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Tracy Chapman Sues Nicki Minaj

Minaj's "Sorry" is a "Baby Can I Hold You" rip-off

Move over Cardi B, Nicki Minaj found another celeb to mess with.

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Emmy award winner Lena Waithe's new show about the lives of black citizens of Southern Chicago is something so special.

Most Americans have consumed some form of TV - and those that haven't are surrounded by the remnants of it. They see ads for TV shows, listen to people talking about those shows - TV has managed to become a facet of the modern human experience. So, it begs the question: Why are we only seeing the same stories being told over and over again?

Don't get me wrong, we've seen a bit of a TV renaissance in recent years. The age of reality TV has given way to a new era of scripted dramas, dramedies, and the like ranging from Breaking Bad to Supernatural to Game of Thrones. And as great as this new influx of creative energy is - it's also come with a slew of glaring issues. Issues that range from a lack of representation to the mistreatment of minorities that do get introduced.

The Cast of The Chi (Mathieu Young | SHOWTIME)

That's what makes Lena Waith's The Chi such a beautiful outlier compared to most TV we're getting exposed to. I have to give a special disclaimer - I have only seen the first episode due to my lack of money for Showtime (but I'm saving up! I swear!) - so keep in mind that all of my reactions and thoughts revolve around that episode. And man, what an episode it was. Okay, disclaimer over.
The pilot is one of the strongest I've ever seen. Throughout the pilot, we are shown the tragic deaths of two black youths, Jonah and Coogie. They are both shown to be bright, beautiful young men - and their deaths are portrayed and senseless and heartbreaking. These deaths directly and indirectly interconnect the lives of an astounding cast of characters. And they are each used to their fullest throughout the episode, whether we're seeing young Kevin - played by Moonlight star Alex R. Hibbert - witnessing the tragic shooting of another character, Brandon - played by the brilliant Jason Mitchell - delivering a beautiful eulogy in that character's honor, or Emmet- played by the hilarious Jacob Latimore - trying to hide from the woman who has given his third child.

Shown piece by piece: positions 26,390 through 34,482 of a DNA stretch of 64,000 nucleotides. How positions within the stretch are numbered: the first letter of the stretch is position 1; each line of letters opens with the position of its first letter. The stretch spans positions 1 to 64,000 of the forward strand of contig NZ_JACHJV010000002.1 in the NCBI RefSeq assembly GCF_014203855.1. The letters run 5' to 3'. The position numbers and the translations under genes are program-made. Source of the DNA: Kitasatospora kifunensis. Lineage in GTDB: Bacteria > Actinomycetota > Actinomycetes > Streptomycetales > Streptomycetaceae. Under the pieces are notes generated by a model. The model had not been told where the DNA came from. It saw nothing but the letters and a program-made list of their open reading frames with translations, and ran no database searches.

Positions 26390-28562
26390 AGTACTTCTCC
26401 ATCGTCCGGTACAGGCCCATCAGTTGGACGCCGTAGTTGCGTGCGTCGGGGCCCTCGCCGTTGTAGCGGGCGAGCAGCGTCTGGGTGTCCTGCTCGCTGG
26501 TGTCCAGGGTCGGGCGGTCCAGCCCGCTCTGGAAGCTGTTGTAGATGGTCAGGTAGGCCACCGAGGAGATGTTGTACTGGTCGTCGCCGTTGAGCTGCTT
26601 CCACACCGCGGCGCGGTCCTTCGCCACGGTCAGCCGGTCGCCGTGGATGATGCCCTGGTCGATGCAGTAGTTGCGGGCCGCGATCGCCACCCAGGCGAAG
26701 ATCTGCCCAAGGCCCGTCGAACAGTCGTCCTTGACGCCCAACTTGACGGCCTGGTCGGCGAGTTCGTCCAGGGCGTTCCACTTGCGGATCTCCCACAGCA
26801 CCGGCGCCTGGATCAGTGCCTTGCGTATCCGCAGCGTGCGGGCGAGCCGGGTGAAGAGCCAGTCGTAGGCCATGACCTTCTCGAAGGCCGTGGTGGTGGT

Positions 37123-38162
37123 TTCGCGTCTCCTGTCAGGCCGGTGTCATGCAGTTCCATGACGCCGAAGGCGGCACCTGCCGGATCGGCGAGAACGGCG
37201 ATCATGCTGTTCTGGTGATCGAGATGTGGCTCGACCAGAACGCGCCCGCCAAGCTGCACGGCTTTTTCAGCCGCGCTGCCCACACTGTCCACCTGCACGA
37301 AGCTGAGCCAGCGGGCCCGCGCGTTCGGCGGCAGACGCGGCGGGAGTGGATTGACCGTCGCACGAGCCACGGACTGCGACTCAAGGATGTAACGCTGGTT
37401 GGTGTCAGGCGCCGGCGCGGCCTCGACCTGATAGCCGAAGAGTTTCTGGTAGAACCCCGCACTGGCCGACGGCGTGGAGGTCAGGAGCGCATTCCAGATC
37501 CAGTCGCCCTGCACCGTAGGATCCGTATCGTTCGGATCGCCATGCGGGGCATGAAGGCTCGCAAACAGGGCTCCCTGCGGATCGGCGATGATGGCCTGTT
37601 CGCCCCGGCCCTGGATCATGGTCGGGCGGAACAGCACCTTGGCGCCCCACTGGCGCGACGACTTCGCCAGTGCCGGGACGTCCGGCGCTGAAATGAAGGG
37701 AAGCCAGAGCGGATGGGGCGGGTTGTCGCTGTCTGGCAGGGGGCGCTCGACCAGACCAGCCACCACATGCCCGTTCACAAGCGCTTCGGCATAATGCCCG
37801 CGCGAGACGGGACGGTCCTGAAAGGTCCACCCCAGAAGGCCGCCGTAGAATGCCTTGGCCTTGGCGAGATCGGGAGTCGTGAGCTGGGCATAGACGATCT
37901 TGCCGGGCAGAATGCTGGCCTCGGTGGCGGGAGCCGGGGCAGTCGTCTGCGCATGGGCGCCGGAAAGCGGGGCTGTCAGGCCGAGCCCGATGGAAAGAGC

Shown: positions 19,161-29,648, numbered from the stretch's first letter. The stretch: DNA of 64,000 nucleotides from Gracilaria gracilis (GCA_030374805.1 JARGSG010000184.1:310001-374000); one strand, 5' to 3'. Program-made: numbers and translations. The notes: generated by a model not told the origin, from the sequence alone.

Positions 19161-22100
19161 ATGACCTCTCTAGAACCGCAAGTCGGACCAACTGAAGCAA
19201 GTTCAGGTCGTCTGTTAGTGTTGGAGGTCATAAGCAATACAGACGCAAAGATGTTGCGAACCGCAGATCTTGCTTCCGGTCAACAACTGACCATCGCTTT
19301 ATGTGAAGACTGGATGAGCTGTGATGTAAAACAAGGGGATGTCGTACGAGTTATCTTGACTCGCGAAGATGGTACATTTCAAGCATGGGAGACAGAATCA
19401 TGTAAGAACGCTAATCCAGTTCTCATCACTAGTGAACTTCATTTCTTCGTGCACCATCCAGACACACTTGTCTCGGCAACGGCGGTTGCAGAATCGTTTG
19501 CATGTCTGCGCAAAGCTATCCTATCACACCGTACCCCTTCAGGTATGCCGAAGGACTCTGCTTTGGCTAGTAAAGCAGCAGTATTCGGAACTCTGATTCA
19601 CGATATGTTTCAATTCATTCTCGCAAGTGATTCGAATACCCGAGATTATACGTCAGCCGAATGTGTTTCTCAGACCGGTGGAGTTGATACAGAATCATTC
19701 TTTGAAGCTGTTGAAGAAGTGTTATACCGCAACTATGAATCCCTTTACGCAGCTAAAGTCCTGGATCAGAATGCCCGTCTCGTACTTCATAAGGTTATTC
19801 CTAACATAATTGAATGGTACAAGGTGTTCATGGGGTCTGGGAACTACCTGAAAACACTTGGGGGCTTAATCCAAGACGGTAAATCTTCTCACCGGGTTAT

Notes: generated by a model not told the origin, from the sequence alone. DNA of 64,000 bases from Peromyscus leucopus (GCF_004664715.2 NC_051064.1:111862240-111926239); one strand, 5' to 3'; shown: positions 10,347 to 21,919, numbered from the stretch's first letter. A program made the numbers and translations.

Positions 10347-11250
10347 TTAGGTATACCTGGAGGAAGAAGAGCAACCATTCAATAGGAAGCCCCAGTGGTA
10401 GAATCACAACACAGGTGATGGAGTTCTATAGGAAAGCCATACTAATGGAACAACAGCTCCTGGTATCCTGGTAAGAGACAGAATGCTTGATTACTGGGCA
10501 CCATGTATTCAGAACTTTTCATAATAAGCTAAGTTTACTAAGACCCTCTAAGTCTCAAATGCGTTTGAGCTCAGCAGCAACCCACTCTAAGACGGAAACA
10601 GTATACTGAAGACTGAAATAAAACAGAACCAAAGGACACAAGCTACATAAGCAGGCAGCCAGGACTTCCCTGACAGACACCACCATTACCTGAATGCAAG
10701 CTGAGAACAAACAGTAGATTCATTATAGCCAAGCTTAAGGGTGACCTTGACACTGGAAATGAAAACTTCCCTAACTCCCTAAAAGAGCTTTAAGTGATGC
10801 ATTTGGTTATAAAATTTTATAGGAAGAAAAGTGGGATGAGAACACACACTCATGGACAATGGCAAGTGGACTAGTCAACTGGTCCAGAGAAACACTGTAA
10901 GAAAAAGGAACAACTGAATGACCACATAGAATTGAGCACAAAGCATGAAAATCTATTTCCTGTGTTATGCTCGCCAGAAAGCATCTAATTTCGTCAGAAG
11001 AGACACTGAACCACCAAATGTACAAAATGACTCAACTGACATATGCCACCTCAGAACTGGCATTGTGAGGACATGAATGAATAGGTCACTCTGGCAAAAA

Through these characters, we are given a full spectrum of human emotion. We are shown immense grief and pain, we are shown pride and love, and we are even treated some well timed moments of humor to bring us back from the heartache. And it's done so with such precise balance - you never feel like it's ever too much. The only thing you do is wonder why? How could that happen?

In a world where racial tensions are running high, Lena Waithe puts forward an idea that shouldn't be as revolutionary as it is: That black stories are not only valid, but just as important as white stories. You can feel her passion and her care for the place and the people she writes about. And as an audience member, she managed to captivate me every second. She doesn't turn the South Side into some seedy crime-filled underbelly. She shows you what it is: A part of the Chicago where real people live and hurt and try their best to get ahead. It's got problems and sometimes it's dangerous, but that's not all this is.

Honestly, you have to watch this show. Especially if, like me, you haven't been exposed to these stories before. Plus, it's a damned good piece of TV.